By Jake Greenberg / October 12, 2018

The Beer Mile Is Getting Serious

Drinking four beers across four quarter-mile laps has attracted an athletically accomplished crowd.

Drunken half marathon runner Joe Kukura approaching the Golden Gate Bridge during the San Francisco Half Marathon where he consumed 13 beers in 13.1 miles on July 31, 2010 in San Francisco, California. The beer mile has recently become a pursuit for serious runners. (Photo by Barcroft USA / Getty Images)
Drunken half marathon runner Joe Kukura approaching the Golden Gate Bridge during the San Francisco Half Marathon where he consumed 13 beers in 13.1 miles on July 31, 2010 in San Francisco, California. The beer mile has recently become a pursuit for serious runners. (Photo by Barcroft USA / Getty Images)

The beer mile is no longer just some drinking game. The mile, in which participants are expected to drink four beers interrupted by four quarter-mile laps, has become a rather serious competition over the past decade, and has sparked questions about whether brews can actually be helpful to runners in training.

The beer mile heated up as a burgeoning sport in 2014, when a competitor ran the first sub-five-minute mile. Today, Corey Bellemore, who is known for his prolific chugging-speed, holds the world record and recently ran a 4:24, after which he was disqualified in the event for leaving behind half an ounce of beer.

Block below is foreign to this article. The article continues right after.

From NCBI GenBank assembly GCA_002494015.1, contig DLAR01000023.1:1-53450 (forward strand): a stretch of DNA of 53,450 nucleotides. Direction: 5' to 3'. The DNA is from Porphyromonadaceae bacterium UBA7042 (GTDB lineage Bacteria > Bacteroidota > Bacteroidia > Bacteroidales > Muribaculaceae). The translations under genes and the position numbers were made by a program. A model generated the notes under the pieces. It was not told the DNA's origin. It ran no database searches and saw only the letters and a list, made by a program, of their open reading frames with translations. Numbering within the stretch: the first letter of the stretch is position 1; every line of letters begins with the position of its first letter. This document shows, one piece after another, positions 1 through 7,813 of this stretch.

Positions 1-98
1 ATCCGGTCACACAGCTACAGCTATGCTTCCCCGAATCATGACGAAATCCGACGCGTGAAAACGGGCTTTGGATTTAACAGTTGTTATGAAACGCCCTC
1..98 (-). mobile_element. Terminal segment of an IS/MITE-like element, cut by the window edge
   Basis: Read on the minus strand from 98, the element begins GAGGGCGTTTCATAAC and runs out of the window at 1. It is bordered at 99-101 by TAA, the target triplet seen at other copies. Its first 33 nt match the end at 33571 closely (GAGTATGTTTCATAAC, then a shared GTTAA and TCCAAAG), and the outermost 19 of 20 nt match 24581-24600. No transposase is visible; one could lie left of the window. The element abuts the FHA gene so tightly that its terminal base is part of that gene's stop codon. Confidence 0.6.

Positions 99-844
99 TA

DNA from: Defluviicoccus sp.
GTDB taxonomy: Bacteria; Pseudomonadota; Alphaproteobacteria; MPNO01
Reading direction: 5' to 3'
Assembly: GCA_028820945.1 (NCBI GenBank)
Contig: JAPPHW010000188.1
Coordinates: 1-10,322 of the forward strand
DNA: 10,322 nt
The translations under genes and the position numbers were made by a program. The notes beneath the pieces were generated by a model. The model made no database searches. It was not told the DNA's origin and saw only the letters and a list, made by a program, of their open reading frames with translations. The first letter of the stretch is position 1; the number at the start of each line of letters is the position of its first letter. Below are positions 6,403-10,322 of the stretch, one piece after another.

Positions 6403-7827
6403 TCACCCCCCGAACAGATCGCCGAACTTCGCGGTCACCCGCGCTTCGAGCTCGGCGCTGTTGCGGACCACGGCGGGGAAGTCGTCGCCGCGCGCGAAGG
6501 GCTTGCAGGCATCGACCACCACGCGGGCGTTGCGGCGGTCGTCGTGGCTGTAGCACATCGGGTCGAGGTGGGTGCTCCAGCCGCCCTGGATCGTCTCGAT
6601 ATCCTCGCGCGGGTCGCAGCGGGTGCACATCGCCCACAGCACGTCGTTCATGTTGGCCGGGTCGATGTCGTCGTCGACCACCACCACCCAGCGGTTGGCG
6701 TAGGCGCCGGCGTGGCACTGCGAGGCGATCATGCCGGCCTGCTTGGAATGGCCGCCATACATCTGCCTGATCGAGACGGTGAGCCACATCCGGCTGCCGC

The mile has evolved, adding rules across time. The beer in question cannot dip below five percent ABV, and if a runner vomits, an extra lap is required of them.

The study of beer’s positive nutritional value may seem like a fool’s errand, but it has yielded possible evidence that beer in moderation can be useful for training, though not for recovery. A new health-inclined beer by the brewing company Sufferfest capitalizes on the elements of beer that can aid healthy exercise, like iron, potassium, and fiber.

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